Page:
March 9, 2013
Victoria Mary “Vita” Sackville-West was a poet and novelist, who won the coveted Hawthornden Prize twice, but is probably best known for her weekly garden columns in British newspaper, The Observer, and for the garden she wrote about, at her home, Sissinghurst Castle.
Sackville-West was born on Mar. 9, 1892, in one of England’s largest homes, Knole House in west Kent, which her ancestor, Thomas Sackville, who was an author, playwright, Chancellor of Oxford University, real estate investor, and a cousin to Queen Elizabeth, acquired in 1566. Vita was the only child of Lionel Edward Sackville-West, 3rd Baron Sackville and his wife, Victoria, who were cousins. When her father died, he followed the Salic law of primogeniture, a rule of patrilineal male inheritance, and left the house and 1,000 acres to his nephew; leaving his daughter with no claim on the estate.
In 1913, when she was 21, Vita married Harold George “Hadji” Nicolson, a writer, diplomat and politician, and accomplished diarist. His diaries, published by their son, Nigel, are considered a remarkable window into British political history from World War I to World War II, when Hadji served as diplomat in Persia and Berlin, a government minister, and a Member of Parliament. They lived in Constantinople and Tehran, and attended the coronation of Reza Shah in 1926.
Vita began publishing poetry when she was 17, and published her first novel, “Heritage,” in 1919. She and Hadji were fringe members of the loosely defined Bloomsbury Group, which was a group of writers, intellectuals, philosophers and artists that had significant influence on literature and culture in the first half of the 20th century.
Vita won the Hawthornden Prize in 1927 for her narrative poem, “The Land,” and won the award again in 1933 for her “Collected Poems.” She is the only two-time winner. She published 17 novels, her most famous are “The Edwardians” and “All Passion Spent,” and several biographies, and was made a Companion of Honour in 1947.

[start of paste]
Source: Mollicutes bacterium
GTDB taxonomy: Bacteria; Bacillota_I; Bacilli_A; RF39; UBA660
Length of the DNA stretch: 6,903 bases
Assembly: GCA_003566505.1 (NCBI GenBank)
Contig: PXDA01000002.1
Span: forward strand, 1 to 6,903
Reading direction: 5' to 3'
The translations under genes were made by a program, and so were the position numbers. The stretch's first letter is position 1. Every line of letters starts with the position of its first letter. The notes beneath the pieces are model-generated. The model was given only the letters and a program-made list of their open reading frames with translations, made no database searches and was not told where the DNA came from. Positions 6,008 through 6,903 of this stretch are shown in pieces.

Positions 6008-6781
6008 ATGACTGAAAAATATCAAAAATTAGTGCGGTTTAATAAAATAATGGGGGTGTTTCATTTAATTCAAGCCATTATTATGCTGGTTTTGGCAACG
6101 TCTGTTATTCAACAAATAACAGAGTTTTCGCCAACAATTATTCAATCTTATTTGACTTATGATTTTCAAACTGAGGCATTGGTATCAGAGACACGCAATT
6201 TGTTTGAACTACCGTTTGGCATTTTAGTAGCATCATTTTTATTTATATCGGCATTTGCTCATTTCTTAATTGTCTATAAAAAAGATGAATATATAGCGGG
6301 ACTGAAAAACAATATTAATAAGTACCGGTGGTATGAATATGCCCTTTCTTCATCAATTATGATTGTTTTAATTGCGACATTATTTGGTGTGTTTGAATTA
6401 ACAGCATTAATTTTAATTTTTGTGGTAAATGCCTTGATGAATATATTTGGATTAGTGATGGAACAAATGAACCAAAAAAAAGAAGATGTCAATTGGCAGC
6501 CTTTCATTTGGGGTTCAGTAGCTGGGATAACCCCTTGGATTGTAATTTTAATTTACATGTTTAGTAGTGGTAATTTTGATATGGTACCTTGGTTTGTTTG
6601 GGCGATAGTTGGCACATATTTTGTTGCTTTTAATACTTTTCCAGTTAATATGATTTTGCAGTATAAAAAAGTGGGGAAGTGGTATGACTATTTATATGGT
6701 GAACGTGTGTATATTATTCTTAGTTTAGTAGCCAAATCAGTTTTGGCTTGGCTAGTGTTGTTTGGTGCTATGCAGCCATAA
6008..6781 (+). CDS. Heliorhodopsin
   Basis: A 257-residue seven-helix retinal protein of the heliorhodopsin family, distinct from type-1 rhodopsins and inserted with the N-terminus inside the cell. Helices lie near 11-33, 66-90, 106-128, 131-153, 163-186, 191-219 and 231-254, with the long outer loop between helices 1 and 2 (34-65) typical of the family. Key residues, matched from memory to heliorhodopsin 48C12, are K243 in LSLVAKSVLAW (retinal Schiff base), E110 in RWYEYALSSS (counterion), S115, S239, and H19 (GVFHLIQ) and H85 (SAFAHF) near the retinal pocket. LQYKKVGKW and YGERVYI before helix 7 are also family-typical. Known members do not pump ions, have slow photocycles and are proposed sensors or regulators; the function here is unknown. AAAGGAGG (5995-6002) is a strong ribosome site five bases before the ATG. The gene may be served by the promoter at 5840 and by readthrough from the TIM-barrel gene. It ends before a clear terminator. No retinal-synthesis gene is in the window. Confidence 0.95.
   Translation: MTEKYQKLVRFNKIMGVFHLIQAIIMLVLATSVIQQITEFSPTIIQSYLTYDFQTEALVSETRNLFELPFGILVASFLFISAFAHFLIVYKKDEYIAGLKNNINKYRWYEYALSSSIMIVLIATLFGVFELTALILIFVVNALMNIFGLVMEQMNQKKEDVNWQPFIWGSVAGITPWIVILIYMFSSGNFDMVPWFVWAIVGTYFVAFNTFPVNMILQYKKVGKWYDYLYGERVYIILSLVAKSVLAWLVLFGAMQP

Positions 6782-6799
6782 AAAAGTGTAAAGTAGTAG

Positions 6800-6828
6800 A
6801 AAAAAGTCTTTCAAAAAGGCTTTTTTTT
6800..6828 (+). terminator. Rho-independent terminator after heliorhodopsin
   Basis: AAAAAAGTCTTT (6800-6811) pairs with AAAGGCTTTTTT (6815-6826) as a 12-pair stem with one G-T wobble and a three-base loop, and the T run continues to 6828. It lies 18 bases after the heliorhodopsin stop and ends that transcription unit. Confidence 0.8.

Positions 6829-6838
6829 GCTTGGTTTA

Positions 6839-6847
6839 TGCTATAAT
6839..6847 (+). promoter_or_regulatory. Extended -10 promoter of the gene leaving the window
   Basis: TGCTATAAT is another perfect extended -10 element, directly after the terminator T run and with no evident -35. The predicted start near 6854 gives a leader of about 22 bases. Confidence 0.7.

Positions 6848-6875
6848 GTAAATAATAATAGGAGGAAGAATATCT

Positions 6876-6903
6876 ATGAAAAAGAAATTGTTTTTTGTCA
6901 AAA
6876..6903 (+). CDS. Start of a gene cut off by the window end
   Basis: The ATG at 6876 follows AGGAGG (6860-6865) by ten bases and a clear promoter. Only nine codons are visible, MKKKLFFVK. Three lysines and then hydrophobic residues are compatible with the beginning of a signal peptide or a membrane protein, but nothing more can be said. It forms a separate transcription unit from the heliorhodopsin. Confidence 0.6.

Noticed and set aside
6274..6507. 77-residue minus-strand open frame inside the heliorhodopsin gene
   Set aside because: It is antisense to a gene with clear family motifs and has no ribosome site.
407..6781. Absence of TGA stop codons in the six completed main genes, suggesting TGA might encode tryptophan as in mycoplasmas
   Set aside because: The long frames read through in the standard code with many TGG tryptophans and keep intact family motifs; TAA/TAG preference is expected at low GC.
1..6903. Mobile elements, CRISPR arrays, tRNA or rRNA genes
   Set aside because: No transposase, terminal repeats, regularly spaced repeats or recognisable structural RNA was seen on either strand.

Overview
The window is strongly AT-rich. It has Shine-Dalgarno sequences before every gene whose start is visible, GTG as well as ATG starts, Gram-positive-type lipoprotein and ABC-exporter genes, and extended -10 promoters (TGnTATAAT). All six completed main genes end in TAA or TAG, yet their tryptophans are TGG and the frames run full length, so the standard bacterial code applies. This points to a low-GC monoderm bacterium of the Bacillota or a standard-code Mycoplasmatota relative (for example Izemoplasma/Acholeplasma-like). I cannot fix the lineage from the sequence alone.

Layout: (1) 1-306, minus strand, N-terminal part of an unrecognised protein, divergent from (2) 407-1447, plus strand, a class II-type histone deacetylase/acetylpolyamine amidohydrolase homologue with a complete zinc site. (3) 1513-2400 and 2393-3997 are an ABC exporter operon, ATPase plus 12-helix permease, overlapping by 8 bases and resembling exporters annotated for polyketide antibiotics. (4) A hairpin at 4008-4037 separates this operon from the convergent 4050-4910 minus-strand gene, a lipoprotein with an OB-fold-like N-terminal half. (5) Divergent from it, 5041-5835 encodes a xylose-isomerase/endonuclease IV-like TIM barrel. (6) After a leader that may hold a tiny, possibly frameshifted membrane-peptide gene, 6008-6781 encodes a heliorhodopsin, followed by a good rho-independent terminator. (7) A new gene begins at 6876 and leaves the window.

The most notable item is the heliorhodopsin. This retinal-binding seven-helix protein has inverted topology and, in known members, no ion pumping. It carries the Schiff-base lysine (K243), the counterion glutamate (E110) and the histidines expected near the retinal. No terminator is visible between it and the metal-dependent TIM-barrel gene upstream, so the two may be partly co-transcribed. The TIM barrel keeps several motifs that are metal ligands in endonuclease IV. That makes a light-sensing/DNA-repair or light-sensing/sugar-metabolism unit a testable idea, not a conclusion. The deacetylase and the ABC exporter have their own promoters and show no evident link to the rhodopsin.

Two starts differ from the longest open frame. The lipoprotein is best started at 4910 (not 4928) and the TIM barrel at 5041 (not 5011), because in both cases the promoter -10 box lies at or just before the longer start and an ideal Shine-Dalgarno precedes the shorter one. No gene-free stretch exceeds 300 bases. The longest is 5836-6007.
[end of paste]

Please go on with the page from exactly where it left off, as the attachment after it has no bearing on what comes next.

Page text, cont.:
Her literary fame was amplified by the famous affairs she carried on with several women, including author Virginia Woolf, who wrote “Orlando” as a story of their affair. She and Hadji had an open marriage and both had same-sex affairs. Their son Nigel published “A Portrait of a Marriage,” which examines the interesting and complicated relationship of his parents. "She fought for the right to love, men and women, rejecting the conventions that marriage demands exclusive love, and that women should love only men, and men only women. For this she was prepared to give up everything… How could she regret that the knowledge of it should now reach the ears of a new generation, one so infinitely more compassionate than her own?"
Her passion extended to gardens, and in 1947 began writing the weekly “In your Garden” column, and became a founding member of the National Trust’s garden committee in 1948.
On the 50th anniversary of her death, The Telegraph wrote: “While her writing sought to imitate the human heart, in all its nuances and strangeness, in her gardening she captured a simpler, more straightforward love: the countrywoman’s love of the land and its husbandry, the artist’s love of form and colour.”
Her garden at Sissinghurst Castle is one of the most popular gardens in England.
She died at Sissinghurst on June 2, 1962, a month after her husband.